Interview: Meet Sam Middleton of The Chapar, the entrepreneur helping busy men stay stylish

Sam Middleton founded The Chapar to save people from the hassle of high street shopping.

by Jack Torrance
Last Updated: 18 May 2016

High street fashion retailers have had to up their game in recent years, but as an industry it has held up relatively well in the face of increasing online sales. There's a key reason for that – clothes are a very personal product, and it's no surprise that people want to touch and try on their new shirt or shoes before stumping up some cash.

Online retailers have tried to address this though – most offer free returns and Asos has even trialled click-and-collect lockers with a built-in changing room. One company trying to take the hassle out of clothes shopping is The Chapar, a menswear tech start-up founded by father and son Joe and Sam Middleton.

'My dad worked at Levi jeans for 23 years,' says Middleton the younger. 'He'd seen reams and reams of data in his time at Levi's that showed the modern man wants to dress well, wants to look good, but just doesn't want to shop. He doesn't have time, doesn't enjoy shopping and is a bit overwhelmed by the whole prospect.' Having spent hours last weekend scouring heaving department scores for a decent pair of shoes, MT can empathise.

The pair had a think about how to address that and came up with The Chapar. Customers answer a few questions about their style, likes and dislikes, sizes and how much they are willing to spend. One of the company's 25 stylists will then put together a personalised 'trunk' of clothes which will be sent for the customer to try out. They choose the clothes they want to keep and the rest are collected for free by a courier.

Middleton, an economics graduate, had previously worked at sports media agency IMG. 'All my mates went into the City and I just had one aim, which was not to go into the City,' he says. A big sports fan, he initially felt it was a dream job but eventually realised he wanted to strike out alone rather than work his way up the corporate ladder. 'Whilst I was young I felt like I wanted to take the opportunity to take a bit of risk and see what I could do in a more entrepreneurial environment.'

Three years on and it seems to have paid off. 'We have 7,000 active members – customers who have ordered at least one trunk in the past year – and we're on track to turn over £3m this year,' he says. The company has reached breakeven and has 45 employees.

The Chapar's brands range from the relatively mainstream like Ralph Lauren and Diesel to more niche companies like Vico shoes, Bellroy wallets and Dè Pio socks ('made in cashmere from the finest goat hair, sourced from herds in the remotest mountain ranges in the world'). Middleton says his typical customer is 'doing well, getting on in their careers,' and aged 37. 'It's not a 21-year-old, its not a young student,' he says, and no wonder – brands like that don't come cheap.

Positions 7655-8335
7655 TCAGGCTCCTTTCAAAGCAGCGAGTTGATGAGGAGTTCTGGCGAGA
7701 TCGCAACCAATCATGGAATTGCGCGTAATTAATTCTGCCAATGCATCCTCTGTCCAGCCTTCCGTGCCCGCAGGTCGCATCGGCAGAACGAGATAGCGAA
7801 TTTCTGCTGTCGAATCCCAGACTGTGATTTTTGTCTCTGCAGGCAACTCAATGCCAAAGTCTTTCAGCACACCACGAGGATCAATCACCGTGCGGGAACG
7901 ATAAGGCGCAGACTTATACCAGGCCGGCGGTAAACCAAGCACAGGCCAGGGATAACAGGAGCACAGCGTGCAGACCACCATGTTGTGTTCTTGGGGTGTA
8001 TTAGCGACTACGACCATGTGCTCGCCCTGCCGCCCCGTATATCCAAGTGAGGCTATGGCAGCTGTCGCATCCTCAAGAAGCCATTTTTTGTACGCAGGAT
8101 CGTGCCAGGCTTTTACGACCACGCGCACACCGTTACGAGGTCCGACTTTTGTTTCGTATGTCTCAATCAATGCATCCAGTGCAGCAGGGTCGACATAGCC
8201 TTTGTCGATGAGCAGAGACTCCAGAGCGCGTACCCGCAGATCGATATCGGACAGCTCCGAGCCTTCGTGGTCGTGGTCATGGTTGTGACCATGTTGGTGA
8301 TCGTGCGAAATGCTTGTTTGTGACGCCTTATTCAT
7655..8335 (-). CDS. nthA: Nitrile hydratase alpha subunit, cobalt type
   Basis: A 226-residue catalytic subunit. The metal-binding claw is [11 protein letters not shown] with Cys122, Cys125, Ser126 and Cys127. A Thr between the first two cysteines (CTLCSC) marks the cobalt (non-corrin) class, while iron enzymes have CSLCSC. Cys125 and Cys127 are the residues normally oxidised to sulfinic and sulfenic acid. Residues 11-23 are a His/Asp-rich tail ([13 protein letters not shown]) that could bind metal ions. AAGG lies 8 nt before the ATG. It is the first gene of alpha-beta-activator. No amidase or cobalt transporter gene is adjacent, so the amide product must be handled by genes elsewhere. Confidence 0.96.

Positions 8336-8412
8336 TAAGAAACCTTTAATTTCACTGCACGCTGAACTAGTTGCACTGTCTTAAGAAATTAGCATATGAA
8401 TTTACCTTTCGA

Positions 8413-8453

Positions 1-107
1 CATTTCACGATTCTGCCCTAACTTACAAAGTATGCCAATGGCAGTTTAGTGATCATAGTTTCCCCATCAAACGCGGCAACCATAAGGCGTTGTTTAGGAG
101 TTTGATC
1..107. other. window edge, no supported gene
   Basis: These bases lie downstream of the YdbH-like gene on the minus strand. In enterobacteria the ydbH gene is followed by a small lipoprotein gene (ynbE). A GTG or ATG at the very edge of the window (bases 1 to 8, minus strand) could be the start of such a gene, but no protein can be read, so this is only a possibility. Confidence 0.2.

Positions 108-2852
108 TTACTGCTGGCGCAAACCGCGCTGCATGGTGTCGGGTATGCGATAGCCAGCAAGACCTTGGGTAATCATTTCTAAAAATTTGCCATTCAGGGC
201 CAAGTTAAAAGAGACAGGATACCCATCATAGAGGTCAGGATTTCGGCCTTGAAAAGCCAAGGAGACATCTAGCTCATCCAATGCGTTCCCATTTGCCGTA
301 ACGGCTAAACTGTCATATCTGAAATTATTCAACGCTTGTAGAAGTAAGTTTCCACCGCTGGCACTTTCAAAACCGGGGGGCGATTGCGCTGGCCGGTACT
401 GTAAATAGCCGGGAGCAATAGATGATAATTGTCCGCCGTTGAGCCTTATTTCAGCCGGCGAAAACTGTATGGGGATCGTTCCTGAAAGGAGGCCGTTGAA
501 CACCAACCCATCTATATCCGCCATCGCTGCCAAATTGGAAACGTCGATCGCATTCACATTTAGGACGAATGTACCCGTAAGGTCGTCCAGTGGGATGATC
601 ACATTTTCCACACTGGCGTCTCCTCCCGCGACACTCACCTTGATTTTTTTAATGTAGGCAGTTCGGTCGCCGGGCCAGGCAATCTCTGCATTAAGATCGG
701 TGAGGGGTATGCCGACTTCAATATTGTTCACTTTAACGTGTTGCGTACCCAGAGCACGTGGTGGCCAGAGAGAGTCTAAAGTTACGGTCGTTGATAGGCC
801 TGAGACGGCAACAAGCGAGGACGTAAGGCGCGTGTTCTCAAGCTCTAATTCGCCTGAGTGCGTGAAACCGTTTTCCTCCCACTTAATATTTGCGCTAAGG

'The big challenge at the start was getting these guys to supply you, because they're very protective of their brands and in particular they're scared of the world of ecommerce,' he says. 'They're worried about that and they're worried about opening an account with a new business and then suddenly that it goes on sale at 30, 40, 50% off, and does damage to their brand.'

The Chapar's success hasn't gone unnoticed, and it now faces competition from the likes of Enclothed, which operates a similar model. Does Middleton regard this as a hindrance? 'Firstly, we see this as a validation of our success so far,' he says. 'Secondly, we have built barriers in terms of systems, people and most importantly execution, and finally, honestly we just focus on ourselves.'

At the moment, Sam Middleton is the CEO while Joe is the chairman – a dynamic that might sound like a nightmare to some chief execs, but one Sam insists works for them. 'I think we've been very lucky, I think the father and son relationship in particular can work very well,' he says. 'You have absolute trust in each other - you know you're not going to mess each other around and you're always going to say things how you see them.'

Having shown The Chapar's business model can work, Middleton says the next stage 'is about cranking it up and growing it - growing our customer base and generating awareness. If you asked 100 people on the street I'm sure we're still pretty not that well known, so it's about building that brand awareness.'

At the moment the company generates 5% of its sales from overseas, but that's all through word of mouth and for now The Chapar is focusing on its domestic market. There's a 'potential target audience of somewhere between 12 and 14 million male customers in the UK market alone, so I don't think we're going to run out of potential customers any time soon,' Middleton says. If he can get that many customers signed up then the high street could begin to look very empty indeed.

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